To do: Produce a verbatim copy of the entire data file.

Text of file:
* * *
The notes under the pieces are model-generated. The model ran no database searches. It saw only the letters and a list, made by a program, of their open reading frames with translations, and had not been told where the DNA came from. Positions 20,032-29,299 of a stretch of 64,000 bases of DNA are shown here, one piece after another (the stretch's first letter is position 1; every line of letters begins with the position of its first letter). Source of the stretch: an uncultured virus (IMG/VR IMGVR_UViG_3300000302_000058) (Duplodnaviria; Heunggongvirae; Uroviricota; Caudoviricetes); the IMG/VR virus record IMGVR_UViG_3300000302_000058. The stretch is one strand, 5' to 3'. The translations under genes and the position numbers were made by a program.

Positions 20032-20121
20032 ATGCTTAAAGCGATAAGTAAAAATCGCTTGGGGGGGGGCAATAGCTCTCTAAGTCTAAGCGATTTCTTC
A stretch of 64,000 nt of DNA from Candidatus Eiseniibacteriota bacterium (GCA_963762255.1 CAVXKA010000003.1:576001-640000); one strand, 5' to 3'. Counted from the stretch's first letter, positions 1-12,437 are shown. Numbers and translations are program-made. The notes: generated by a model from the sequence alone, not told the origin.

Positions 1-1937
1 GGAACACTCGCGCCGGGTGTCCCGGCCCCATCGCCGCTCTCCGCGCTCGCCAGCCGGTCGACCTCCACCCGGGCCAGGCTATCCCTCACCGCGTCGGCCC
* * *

The notes under the pieces are model-generated. The model ran no database searches. It saw only the letters and a list, made by a program, of their open reading frames with translations, and had not been told where the DNA came from. Positions 20,032-29,299 of a stretch of 64,000 bases of DNA are shown here, one piece after another (the stretch's first letter is position 1; every line of letters begins with the position of its first letter). Source of the stretch: an uncultured virus (IMG/VR IMGVR_UViG_3300000302_000058) (Duplodnaviria; Heunggongvirae; Uroviricota; Caudoviricetes); the IMG/VR virus record IMGVR_UViG_3300000302_000058. The stretch is one strand, 5' to 3'. The translations under genes and the position numbers were made by a program.

Positions 20032-20121
20032 ATGCTTAAAGCGATAAGTAAAAATCGCTTGGGGGGGGGCAATAGCTCTCTAAGTCTAAGCGATTTCTTC
A stretch of 64,000 nt of DNA from Candidatus Eiseniibacteriota bacterium (GCA_963762255.1 CAVXKA010000003.1:576001-640000); one strand, 5' to 3'. Counted from the stretch's first letter, positions 1-12,437 are shown. Numbers and translations are program-made. The notes: generated by a model from the sequence alone, not told the origin.

Positions 1-1937
1 GGAACACTCGCGCCGGGTGTCCCGGCCCCATCGCCGCTCTCCGCGCTCGCCAGCCGGTCGACCTCCACCCGGGCCAGGCTATCCCTCACCGCGTCGGCCC